Derivatization Procedure

Two-step derivatization procedure was applied to enhance thermal stability and volatility of analyzed compounds. First step was methoximation performed by the addition of 30 µL of methoxyamine dissolved in pyridine (15 mg mL−1) to the dry mass. Samples were then kept for 16 h in a dark place, at room temperature. The next step was silylation that included the addition of 30 µL of mixture of BSTFA and TMCS (99:1, v/v). Samples were vortex-mixed for 5 min and kept for 60 min at 70 °C. Derivatized samples were diluted in 90 µL of heptane and vortex-mixed for 5 min. Samples were introduced to the GC–MS system.

Preparation of Alkane Standard Mixture

To calculate retention index of analyzed compounds, alkane standard mixture in concentration of 10 μg mL−1 was prepared by dilution in heptane and introduced to GC/MS system.

Instrumentation

Analyses were performed with the use of gas chromatography–tandem mass spectrometry (GC/MS/MS) system from Shimadzu (Kyoto, Japan) 8030 series composed of auto-sampler (AOC-20S), autoinjector (AOC-20i), and gas chromatograph (GC 2010 plus) coupled with a triple quadrupole mass spectrometer. Post-analysis processing of the obtained data was conducted using Automated Mass Spectral Deconvolution and Identification System software (AMDIS, http://chemdata.nist.gov/mass-spc/amdis/) and Mass Profiler Professional B. 02.01 software (Agilent Technologies, Waldbronn, Germany) as well as Mass GC/MS Solution Software version 4.01 (Shimadzu, Kyoto, Japan). Statistical analysis was performed with the use of Metaboanalyst 4.0 software (http://www.metaboanalyst.ca/\), MatLab (Mathworks, Natick, Ma, USA), and Simca P+ 13.0.3 software (Umetrics,Umea, Sweden).

GC/MS Analysis

Derivatized samples were introduced to gas chromatograph equipped with Zebron ZB-5MS (30 m × 0.25 mm i.d., 0.25 μm film thickness) capillary column (Phenomenex, Torrance, CA, USA). Helium was used as a carrier gas, with the constant pressure mode (65.2 kPa) and total flow 10 mL/min. 1 µL of sample was injected in a splitless mode. The temperature of injection port was maintained at 320 °C. Compounds were separated using temperature gradient program. The oven temperature was set at 70 °C for 1 min, and then, temperature increased to 320 °C with grade 8 °C min−1 and held at 320 °C for 10 min to elute any impurities with high boiling point. The temperature of MS interface was set at 320 °C.

The analyses were performed in a scan mode with mass range 50–1000 m/z. Electron impact (EI) ion source with temperature set at 220 °C was used. The time of each analysis was 43 min. All samples were analyzed in one sequence in randomized order. At the beginning of the sequence, standard mixture of alkanes was analyzed.

Data Preprocessing

Obtained chromatograms were transferred from GC/MS Solution Software Postrun Analysis (Shimadzu, Kyoto, Japan) to AMDIS with NIST spectra library to perform deconvolution and identification steps. At first, retention indices for all compounds present in each sample were calculated based on retention time (tR) and retention index (RI) of alkane mixture. The retention time of each compound was normalized by retention time and retention index of the nearest eluting alkane. Deconvolution procedure of raw data was applied to reduce noise signals and matrix interferences from the background. To deconvolute spectra in whole m/z range, following parameters were used: width = 15, adjacent peak subtraction = two, resolution = low, sensitivity = low, and shape requirements = low.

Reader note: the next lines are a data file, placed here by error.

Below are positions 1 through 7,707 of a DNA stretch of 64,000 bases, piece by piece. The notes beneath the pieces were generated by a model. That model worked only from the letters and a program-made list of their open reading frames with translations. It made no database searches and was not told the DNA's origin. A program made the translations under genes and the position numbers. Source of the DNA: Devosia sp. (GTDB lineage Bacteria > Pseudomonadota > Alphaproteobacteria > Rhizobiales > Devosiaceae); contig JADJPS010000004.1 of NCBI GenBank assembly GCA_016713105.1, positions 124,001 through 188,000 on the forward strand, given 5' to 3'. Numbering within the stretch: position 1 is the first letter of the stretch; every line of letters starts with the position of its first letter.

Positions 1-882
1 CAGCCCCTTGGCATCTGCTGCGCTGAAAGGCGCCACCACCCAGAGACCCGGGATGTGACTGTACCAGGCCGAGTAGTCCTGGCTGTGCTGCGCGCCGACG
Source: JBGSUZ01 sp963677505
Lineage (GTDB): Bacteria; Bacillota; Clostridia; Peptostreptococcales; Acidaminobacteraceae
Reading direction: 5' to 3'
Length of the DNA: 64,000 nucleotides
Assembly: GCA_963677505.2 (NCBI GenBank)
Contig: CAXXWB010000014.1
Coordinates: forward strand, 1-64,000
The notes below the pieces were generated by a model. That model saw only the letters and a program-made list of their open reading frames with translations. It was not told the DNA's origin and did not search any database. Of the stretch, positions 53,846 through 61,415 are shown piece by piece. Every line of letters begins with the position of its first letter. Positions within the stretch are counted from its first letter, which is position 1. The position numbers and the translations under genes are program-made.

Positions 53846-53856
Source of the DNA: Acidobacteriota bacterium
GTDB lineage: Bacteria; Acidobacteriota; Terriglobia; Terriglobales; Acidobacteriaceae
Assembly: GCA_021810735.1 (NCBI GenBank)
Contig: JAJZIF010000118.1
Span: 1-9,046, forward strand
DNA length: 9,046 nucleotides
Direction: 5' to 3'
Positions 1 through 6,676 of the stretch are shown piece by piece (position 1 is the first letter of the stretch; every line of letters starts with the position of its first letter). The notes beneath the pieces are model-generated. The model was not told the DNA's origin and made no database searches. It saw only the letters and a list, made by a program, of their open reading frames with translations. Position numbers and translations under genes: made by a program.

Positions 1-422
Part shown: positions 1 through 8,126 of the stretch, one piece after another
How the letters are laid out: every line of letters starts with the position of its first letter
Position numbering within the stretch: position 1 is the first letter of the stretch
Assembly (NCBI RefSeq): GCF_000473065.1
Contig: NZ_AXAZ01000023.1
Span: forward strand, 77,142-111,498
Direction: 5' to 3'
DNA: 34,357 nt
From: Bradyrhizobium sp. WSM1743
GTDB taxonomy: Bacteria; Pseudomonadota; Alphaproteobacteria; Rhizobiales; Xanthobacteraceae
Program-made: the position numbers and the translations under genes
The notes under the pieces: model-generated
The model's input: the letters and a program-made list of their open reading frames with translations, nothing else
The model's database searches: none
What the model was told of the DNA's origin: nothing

Statistical Analysis

The post-analysis processing included data alignment regarding the retention time and data filtration based on QA criteria and presence in the compared groups. Data processing was conducted using Mass Profiler Professional B.02.01 software (Agilent Technologies, Waldbronn, Germany). Only compounds present in at least 80% of all samples with CV lower than 30 were used for further statistical calculations. The filtered data set was normalized using intensity of IS (n-pentadecanoic acid, Sigma-Aldrich). Univariate and multivariate statistical comparisons were conducted using Matlab 2016b software (Mathworks, Natick, Ma, USA) to evaluate compounds contributing the most into group discrimination. Identification of the statistically significant metabolites was based on RI, RT and mass spectra of compounds detected in tissue samples and compared with hits included in the NIST 11 and in-house spectral libraries.

Results and Discussion

Optimization of Deparaffinization Procedure

Type of the Deparaffinization

In the current study, the deparaffinization procedure of formalin-fixed, paraffin-embedded tissue samples was evaluated. Two methods of deparaffinization were tested: with the use of xylene and hot water.

Results showed that after the deparaffinization step with the use of hot water, the paraffin still covered the biological material. The main concern included the possibility of tissue destruction after performing too many cycles with the use of hot water to obtain efficient deparaffinization step. Consequently, this method was found as problematic to control and deparaffinization was not efficient and reliable. For this reason, method based on hot water was not applied for further metabolic investigation. Second, deparaffinization method was compared based on xylene. Deparaffinization with the utilization of xylene was efficient as the paraffin was easily dissolved and removed, and no paraffin residues were observed on the surface of the tissue. Deparaffinization was easy to control and did not provide the destruction of biological matrix.

It is worth highlighting that in genomics, both tested methods were previously successfully applied [26, 28, 30, 31, 32]. For instance, Sengüven et al. reported the use of xylene-free deparaffinization protocol [26]. Furthermore, Kalantari et al. [28] compared hot water and xylene as two methods for deparaffinization in case of DNA extraction. Obtained results showed that both methods are similarly effective. However, authors indicated that application of hot water seems to be a shorter, safer, and easier one. Nonetheless, in proteomics, the most commonly used deparaffinization method is based on xylene [27, 33, 34].